Composing : Professional Organizations by Joel Irwin

Joel Irwin

Professional Organizations

I find as a composer not in a major entertainment / film city such as LA and NYC (I am in Houston, TX), that we have professional film organizations for all walks of film people (largest film meetup in the US, Women In Film, and Southwest Alternate Media Project [SWAMP]) to network with - that is good and I fully take advantage of them.  In fact this coming Tues, I will continue to host a monthly zoom meeting alternative for film people not wanting to network live at a local bar/restaurant.

But what I have been finding 'lacking' and frustrating are music specific film organizations.  What had always frustrated me was that the film music organization I had joined and let my membership lapse 10 years ago didn't serve my 'needs' - since other than a small amount of online material, everything else was geared to LA and NYC - live discussions and screenings, LA/NYC-only events, mentorship opportunities, etc.

But covid changed things.  Sure there is still location specific material but all the live things went online.  Now all the 'screenings' and discussions with the music content creators are available to all members.  So a few weeks back, I rejoined the Society Of Composers and Lyricists (thescl.com).  And for the last week or so (probably because it is pre-Oscar nomination consideration season), I am getting opportunities to view (and hear) about 3 to 5 films a day along with 45 minute discussions with the music content creators - some famous A list/some not, some film scorers/some songwriters.  So now I am overwhelmed and need to choose which discussions to watch and which scores and films to listen to.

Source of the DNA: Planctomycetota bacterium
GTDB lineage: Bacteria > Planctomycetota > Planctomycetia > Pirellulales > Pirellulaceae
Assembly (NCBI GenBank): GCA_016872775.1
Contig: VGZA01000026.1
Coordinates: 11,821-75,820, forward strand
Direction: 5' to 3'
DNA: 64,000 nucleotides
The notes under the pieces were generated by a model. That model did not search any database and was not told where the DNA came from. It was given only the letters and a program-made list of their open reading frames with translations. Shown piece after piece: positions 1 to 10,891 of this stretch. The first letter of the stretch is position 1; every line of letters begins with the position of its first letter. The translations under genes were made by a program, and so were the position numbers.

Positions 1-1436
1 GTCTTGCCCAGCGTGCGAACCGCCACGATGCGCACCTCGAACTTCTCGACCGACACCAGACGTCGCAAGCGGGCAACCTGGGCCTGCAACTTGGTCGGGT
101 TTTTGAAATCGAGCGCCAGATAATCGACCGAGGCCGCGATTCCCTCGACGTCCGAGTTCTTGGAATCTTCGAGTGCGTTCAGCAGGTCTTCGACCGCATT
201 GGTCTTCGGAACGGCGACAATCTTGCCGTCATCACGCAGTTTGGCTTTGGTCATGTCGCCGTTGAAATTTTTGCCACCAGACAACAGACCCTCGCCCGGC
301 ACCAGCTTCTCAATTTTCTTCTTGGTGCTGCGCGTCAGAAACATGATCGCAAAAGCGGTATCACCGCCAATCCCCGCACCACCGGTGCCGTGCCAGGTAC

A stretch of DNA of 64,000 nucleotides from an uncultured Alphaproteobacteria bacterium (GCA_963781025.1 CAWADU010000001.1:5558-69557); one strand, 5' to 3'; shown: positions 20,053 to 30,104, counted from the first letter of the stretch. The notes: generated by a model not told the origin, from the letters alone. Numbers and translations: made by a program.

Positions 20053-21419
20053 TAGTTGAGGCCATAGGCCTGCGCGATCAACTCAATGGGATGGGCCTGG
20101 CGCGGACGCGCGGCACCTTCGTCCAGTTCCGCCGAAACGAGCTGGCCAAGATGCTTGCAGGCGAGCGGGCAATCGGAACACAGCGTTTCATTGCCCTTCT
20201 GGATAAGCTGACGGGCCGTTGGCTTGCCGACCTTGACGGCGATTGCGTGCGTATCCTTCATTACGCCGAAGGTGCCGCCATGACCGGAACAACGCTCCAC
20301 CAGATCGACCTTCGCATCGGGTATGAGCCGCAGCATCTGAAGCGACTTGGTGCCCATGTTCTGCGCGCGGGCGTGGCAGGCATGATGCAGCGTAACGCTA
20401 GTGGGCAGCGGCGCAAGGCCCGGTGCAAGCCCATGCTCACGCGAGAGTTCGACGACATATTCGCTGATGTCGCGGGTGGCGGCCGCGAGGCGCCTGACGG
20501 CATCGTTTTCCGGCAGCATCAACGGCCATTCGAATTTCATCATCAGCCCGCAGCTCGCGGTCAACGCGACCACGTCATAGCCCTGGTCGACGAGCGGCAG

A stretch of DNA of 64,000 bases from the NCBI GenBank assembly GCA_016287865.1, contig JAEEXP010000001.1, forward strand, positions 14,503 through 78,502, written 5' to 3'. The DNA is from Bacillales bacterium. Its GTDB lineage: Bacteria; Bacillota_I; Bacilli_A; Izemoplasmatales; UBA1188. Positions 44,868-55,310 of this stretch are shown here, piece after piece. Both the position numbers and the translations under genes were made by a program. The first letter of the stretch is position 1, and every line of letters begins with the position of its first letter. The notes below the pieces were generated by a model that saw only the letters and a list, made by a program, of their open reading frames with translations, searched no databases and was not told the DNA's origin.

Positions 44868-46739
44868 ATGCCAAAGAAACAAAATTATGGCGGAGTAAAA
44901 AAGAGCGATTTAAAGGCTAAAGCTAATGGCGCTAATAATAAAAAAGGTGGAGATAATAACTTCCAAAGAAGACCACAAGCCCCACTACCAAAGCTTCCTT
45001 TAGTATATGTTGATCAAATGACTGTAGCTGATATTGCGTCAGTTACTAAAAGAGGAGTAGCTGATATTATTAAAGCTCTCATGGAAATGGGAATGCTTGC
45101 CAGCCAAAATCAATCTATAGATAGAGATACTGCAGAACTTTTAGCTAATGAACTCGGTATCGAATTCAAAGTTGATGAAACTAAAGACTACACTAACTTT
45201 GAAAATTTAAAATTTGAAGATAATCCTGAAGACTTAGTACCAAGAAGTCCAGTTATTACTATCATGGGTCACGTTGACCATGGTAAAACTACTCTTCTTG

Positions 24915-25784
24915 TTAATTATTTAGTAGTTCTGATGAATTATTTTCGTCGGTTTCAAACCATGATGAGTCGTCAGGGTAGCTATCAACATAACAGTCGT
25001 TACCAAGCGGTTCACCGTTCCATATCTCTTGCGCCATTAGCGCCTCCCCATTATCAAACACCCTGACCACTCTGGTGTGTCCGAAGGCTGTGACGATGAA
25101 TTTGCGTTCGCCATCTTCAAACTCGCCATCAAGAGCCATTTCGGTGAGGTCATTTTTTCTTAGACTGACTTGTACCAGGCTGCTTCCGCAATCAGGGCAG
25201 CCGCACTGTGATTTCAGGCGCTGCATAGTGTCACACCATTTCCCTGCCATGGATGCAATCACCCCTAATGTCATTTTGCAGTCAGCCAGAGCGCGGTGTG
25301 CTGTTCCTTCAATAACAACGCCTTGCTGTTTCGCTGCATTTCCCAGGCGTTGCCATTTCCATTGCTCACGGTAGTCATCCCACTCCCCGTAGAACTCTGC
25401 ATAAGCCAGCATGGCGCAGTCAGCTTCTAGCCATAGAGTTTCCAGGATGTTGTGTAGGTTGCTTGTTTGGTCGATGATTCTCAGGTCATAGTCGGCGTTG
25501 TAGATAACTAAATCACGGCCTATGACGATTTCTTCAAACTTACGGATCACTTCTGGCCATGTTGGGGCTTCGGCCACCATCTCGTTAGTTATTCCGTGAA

Let me quickly discuss the first one I watched last week - "News Of The World" - the discussion was with the director/screenwriter and the composer (James Newton Howard).  Most of the time was geared toward how the two collaborated and James discussed logistical stuff like having to rewrite the theme, the influence of the temp track, etc.  Most of it was business and collaborative information but very meaningful stuff to hear.  He did spend some time discussing his choice of instrumentation and the need to create "broken music".  I wish he had played some samples to give us a better idea of what he meant.  I watched the film (starring Tom Hanks) after the discussion and didn't really fully understand what he meant.  While there was discussion in the sidebar, the presenters didn't in that session answer any questions.

I intend to watch and listen to other films scored by members of thescl.  That alone provides me with opportunities to learn from those composers who lead our field with the major studios.  The membership fee is now well worth the investment (thanks to everything now virtual).  I am looking for other ways and opportunities to take advantage of membership in this organization.  For those of you considering joining additional film organizations - especially those geared to film composers, I highly recommend thescl.

Karen "Kay" Ross

Awesome, thanks for sharing, Joel Irwin!

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